The US Environmental Protection Agency on Tuesday proposed regulations to curb methane emissions from the country’s oil and natural-gas industry, setting up the next step in President Obama’s climate change strategy.
The EPA called for methane from the sector to be cut by 40-45% below 2012 levels by 2025, a target in line with plans announced by the agency earlier this year.
“Today, through our cost-effective proposed standards, we are underscoring our commitment to reducing the pollution fueling climate change and protecting public health while supporting responsible energy development, transparency and accountability,” said EPA Administrator Gina McCarthy.
“Cleaner-burning energy sources like natural gas are key compliance options for our Clean Power Plan and we are committed to ensuring safe and responsible production that supports a robust clean energy economy.”
Methane is the second most prevalent GHG emitted in the US from human activities, and nearly 30% of it comes from oil production and the production, transmission and distribution of natural gas, the EPA said in a release.
The rules make up another component of Obama’s crusade to cut the GHGs being emitted by everything from power plants to aviation to road transportation, and they come weeks after the EPA released its final rules under its Clean Power Plan, which at 32% below 2005 levels by 2030 represented a deeper-than-anticipated target.
The methane standards will also help the US meet its target of cutting its overall emissions by 26-28% below 2005 levels by 2025, as pledged to the UN earlier this year.
“The proposed standards for new and modified sources are expected to reduce 340,000 to 400,000 short tons of methane in 2025, the equivalent of reducing 7.7 to 9 million tonnes of carbon dioxide. EPA estimates the rule will yield net climate benefits of $120 to $150 million in 2025,” the agency added.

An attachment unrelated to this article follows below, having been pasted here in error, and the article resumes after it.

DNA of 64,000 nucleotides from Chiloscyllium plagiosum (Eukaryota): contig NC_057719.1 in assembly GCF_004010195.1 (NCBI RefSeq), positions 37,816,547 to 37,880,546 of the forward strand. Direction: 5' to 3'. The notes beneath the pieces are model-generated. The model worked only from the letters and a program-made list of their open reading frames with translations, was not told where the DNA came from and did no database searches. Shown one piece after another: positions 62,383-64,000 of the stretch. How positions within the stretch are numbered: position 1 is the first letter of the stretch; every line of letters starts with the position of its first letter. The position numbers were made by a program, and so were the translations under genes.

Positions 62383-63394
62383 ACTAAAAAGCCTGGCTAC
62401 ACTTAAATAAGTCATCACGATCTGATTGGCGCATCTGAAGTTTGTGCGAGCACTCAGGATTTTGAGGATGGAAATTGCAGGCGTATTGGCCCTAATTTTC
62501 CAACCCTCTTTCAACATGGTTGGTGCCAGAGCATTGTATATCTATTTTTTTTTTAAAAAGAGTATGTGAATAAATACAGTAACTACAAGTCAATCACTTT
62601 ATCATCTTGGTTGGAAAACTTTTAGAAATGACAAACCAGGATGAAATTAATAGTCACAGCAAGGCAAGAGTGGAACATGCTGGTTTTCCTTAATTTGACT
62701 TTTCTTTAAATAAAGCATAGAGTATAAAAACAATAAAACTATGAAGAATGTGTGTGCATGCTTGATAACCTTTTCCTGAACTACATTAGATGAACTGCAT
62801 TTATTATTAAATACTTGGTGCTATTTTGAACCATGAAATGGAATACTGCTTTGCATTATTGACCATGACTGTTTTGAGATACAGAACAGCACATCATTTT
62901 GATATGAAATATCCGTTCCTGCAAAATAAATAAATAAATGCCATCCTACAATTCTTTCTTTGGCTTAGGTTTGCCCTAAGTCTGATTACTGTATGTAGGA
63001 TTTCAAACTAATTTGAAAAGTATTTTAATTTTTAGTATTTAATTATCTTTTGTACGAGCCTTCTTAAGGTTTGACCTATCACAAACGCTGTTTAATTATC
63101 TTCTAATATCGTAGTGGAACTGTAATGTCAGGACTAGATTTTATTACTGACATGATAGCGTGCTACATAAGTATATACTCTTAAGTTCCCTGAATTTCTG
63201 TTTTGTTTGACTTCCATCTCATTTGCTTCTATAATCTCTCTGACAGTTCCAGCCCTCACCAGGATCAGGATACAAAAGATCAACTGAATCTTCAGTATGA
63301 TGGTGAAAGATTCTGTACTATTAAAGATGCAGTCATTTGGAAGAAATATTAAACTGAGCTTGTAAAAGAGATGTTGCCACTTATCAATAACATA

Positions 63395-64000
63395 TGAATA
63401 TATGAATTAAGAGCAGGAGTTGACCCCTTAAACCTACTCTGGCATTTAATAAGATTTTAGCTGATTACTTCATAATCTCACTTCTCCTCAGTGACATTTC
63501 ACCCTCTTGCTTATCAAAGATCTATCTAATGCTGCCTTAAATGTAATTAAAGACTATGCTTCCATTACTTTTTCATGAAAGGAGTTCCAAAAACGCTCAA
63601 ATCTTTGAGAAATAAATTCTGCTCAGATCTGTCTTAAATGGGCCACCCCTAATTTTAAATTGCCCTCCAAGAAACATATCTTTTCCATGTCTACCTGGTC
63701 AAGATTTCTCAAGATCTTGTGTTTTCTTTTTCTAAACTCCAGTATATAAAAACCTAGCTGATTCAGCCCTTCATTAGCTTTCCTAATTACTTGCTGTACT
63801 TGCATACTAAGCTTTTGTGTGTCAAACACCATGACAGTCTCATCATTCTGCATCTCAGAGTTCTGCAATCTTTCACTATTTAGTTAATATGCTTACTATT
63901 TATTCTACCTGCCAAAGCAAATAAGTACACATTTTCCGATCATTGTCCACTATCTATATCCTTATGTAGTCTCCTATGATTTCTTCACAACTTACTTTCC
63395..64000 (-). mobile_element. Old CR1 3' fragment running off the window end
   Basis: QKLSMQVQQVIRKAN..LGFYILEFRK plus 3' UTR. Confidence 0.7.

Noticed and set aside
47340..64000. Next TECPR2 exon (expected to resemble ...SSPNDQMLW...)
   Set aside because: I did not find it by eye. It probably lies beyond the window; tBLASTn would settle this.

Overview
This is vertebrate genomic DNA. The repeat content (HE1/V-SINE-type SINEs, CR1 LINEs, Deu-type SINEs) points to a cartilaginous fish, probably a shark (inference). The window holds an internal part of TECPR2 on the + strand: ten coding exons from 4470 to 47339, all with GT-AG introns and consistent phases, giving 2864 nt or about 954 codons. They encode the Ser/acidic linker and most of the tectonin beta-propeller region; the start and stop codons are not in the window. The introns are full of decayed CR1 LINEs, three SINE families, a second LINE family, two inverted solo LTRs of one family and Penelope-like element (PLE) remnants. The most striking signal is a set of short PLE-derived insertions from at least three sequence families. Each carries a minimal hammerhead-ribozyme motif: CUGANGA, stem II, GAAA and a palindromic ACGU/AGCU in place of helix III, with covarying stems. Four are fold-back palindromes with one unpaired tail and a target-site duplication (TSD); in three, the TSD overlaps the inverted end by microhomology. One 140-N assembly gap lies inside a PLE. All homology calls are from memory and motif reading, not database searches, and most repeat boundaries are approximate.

The US oil and gas industry is enjoying a renaissance mainly due to fracking and other enhanced oil recovery techniques, leading to predictions of an increase in methane from gas flaring and other activities, emissions that are more than 20 times as potent as CO2.
Some companies have voluntarily started to capture the methane from their operations, as it can be used to produce energy or increase operational efficiency.
As a result, methane output from the oil and gas sector has dropped by more than 10% over the past decade, according to the EPA.
However, the agency forecasts that these levels will rise by 25% over the next 10 years without being reined in.
The proposed rules will now undergo a year-long public consultation period before being finalised.
The EPA also last week announced two proposals to cut methane-rich gas at new, modified and existing municipal landfills by a nearly a third compared to current requirements.
Municipal solid waste landfills are the third-largest source of human-related methane emissions in the US, accounting for 18% of output in 2013 and equating to approximately 100 million tonnes of CO2 annually, the EPA said.
The rules, if approved in their current form, are expected to slash the country’s landfill emissions by 12.2 million tonnes of CO2e per year.